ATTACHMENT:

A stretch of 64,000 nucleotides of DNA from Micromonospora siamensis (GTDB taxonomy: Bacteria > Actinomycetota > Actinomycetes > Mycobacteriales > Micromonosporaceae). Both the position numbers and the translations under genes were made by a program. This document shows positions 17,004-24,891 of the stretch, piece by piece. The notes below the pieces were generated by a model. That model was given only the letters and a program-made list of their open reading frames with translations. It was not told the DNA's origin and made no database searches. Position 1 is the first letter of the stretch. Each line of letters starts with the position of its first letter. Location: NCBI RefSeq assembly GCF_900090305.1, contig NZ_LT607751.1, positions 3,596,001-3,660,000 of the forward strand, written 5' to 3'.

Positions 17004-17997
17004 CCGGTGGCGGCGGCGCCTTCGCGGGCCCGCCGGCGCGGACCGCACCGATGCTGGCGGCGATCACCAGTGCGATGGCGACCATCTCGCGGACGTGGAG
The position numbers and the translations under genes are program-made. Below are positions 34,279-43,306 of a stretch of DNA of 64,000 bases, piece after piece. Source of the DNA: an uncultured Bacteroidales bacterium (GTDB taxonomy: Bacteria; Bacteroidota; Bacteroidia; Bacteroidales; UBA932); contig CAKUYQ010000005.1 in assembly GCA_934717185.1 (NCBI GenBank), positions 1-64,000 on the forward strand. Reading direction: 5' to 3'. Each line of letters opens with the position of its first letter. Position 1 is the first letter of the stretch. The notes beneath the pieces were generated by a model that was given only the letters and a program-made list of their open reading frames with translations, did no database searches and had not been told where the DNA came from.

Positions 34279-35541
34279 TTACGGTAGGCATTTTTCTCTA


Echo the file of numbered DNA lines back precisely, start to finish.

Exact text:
A stretch of 64,000 nucleotides of DNA from Micromonospora siamensis (GTDB taxonomy: Bacteria > Actinomycetota > Actinomycetes > Mycobacteriales > Micromonosporaceae). Both the position numbers and the translations under genes were made by a program. This document shows positions 17,004-24,891 of the stretch, piece by piece. The notes below the pieces were generated by a model. That model was given only the letters and a program-made list of their open reading frames with translations. It was not told the DNA's origin and made no database searches. Position 1 is the first letter of the stretch. Each line of letters starts with the position of its first letter. Location: NCBI RefSeq assembly GCF_900090305.1, contig NZ_LT607751.1, positions 3,596,001-3,660,000 of the forward strand, written 5' to 3'.

Positions 17004-17997
17004 CCGGTGGCGGCGGCGCCTTCGCGGGCCCGCCGGCGCGGACCGCACCGATGCTGGCGGCGATCACCAGTGCGATGGCGACCATCTCGCGGACGTGGAG
The position numbers and the translations under genes are program-made. Below are positions 34,279-43,306 of a stretch of DNA of 64,000 bases, piece after piece. Source of the DNA: an uncultured Bacteroidales bacterium (GTDB taxonomy: Bacteria; Bacteroidota; Bacteroidia; Bacteroidales; UBA932); contig CAKUYQ010000005.1 in assembly GCA_934717185.1 (NCBI GenBank), positions 1-64,000 on the forward strand. Reading direction: 5' to 3'. Each line of letters opens with the position of its first letter. Position 1 is the first letter of the stretch. The notes beneath the pieces were generated by a model that was given only the letters and a program-made list of their open reading frames with translations, did no database searches and had not been told where the DNA came from.

Positions 34279-35541
34279 TTACGGTAGGCATTTTTCTCTA